ADSC co-organized GPU technology workshop
In line with its mission to promote high scientific and economic impact of cutting-edge technologies, ADSC collaborated with NVIDIA to help co-organize the GPU Technology Workshop (GTW) South East Asia 2014, which took place in Singapore on July 10. GTW continues the tradition of delivering great content for domain scientists, researchers, industry professionals and developers in Southeast Asia, building onto its big sister, the GPU Technology Conference, which gathers hundreds of GPU computing experts each year.
“Co-organizing NVIDIA’s largest GPU computing event in Southeast Asia developed naturally after a very positive collaboration with them. We welcomed the opportunity of organizing such an event, as it represents an integral part of our core philosophy,” ADSC Director Doug Jones said.
The conference featured a line-up of local and international keynote speakers, four parallel sessions, a dozen cutting-edge technology demos and an exhibition floor showcasing the latest hardware and software applications, representing the context for both beginners and aficionados of the GPU technologies to interact.
The agenda was balanced between morning plenary keynotes featuring Marc Hamilton, vice president of Solution Architecture and Engineering at NVIDIA and John Taylor, director of eResearch and Computational and Simulation Sciences at CSIRO, as well as afternoon sessions covering topics such as high-performance computing and big data, graphics virtualization and VDI, finance and professional visualization and design. One of the afternoon highlights was a keynote address by Cristina Beldica, associate director of the National Center for Supercomputing Applications (NCSA) at University of Illinois at Urbana Champaign.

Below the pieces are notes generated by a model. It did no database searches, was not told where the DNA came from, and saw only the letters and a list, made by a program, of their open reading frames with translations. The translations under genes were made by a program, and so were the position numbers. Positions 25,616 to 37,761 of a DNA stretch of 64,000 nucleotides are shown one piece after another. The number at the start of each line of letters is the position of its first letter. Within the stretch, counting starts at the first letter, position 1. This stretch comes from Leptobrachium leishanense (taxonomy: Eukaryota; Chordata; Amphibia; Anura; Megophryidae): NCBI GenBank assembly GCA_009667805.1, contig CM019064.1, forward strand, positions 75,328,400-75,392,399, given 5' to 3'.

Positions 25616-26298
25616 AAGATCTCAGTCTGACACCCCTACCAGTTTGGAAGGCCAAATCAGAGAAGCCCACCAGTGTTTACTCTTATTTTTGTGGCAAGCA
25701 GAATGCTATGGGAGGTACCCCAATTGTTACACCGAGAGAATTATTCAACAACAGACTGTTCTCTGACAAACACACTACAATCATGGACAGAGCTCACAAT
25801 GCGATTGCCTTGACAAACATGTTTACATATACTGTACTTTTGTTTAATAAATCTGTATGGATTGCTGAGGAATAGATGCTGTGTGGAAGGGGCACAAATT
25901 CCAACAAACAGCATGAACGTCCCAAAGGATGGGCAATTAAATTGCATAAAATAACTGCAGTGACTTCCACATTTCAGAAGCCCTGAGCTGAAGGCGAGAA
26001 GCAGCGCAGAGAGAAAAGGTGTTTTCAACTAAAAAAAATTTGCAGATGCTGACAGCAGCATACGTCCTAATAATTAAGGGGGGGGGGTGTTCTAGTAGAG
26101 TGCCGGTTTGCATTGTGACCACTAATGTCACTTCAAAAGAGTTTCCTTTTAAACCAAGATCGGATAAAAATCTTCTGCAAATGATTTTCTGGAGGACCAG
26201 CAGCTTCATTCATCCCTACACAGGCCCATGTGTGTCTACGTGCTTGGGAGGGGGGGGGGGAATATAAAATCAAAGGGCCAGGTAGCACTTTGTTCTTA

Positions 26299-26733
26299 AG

Additionally, ADSC co-organized a joint seminar on July 9 with A*STAR Computational Resource Centre featuring Beldica to explore NCSA's Blue Waters, a Petascale machine, and the fastest supercomputer on the University of Illinois campus and the challenges of scaling applications on tens of thousands of nodes. A similar presentation featuring A*STAR Computational Centre facilities was presented by Dr. Marek Michalewicz, including a guided tour of their machines.
Post GTW, on July 11, Gabriel Noaje, senior research engineer at ADSC in the Next Generation Compilers and Architectures for Compute Acceleration project team, held a CUDA and OpenACC hands-on workshop in collaboration with NVIDIA. He provided an overview of the three main vectors to leverage the computing power of Graphic Processing Unit (GPU): CUDA programming language, accelerated libraries, and OpenACC directives driven programming. The last session introduced the new Tegra K1 fully programmable embedded chip, and provided hands-on experience using Jetson K1 board, which is already used internally at ADSC for different projects in the fields of social robotics and speech recognition.
ADSC’s goals include contributing to the forward-thinking research climate in Singapore by working with industry partners to further develop ADSC’s research. To continue that, ADSC collaborations with NVIDIA began in November 2011 when a non-disclosure agreement was signed giving ADSC researchers access to confidential information on both hardware and software allowing them to stay on the leading edge of technology breakthrough.
In 2013, NVIDIA and ADSC furthered their collaboration by putting in place the Singapore GPU Users Group. The group is an informal special interest group founded to bring together GPU users from all fields and experience levels in Singapore to learn and share their ideas and creations through informal meetings. The group has regular bi-monthly meet-ups in Fusionopolis organized by ADSC’s Gabriel Noaje and Oxana Plis of NVIDIA. Application developers, researchers, academia, industry and all adopters of GPU computing are welcome to join to share best practices, get feedback on projects and socialize with colleagues and peers across industries.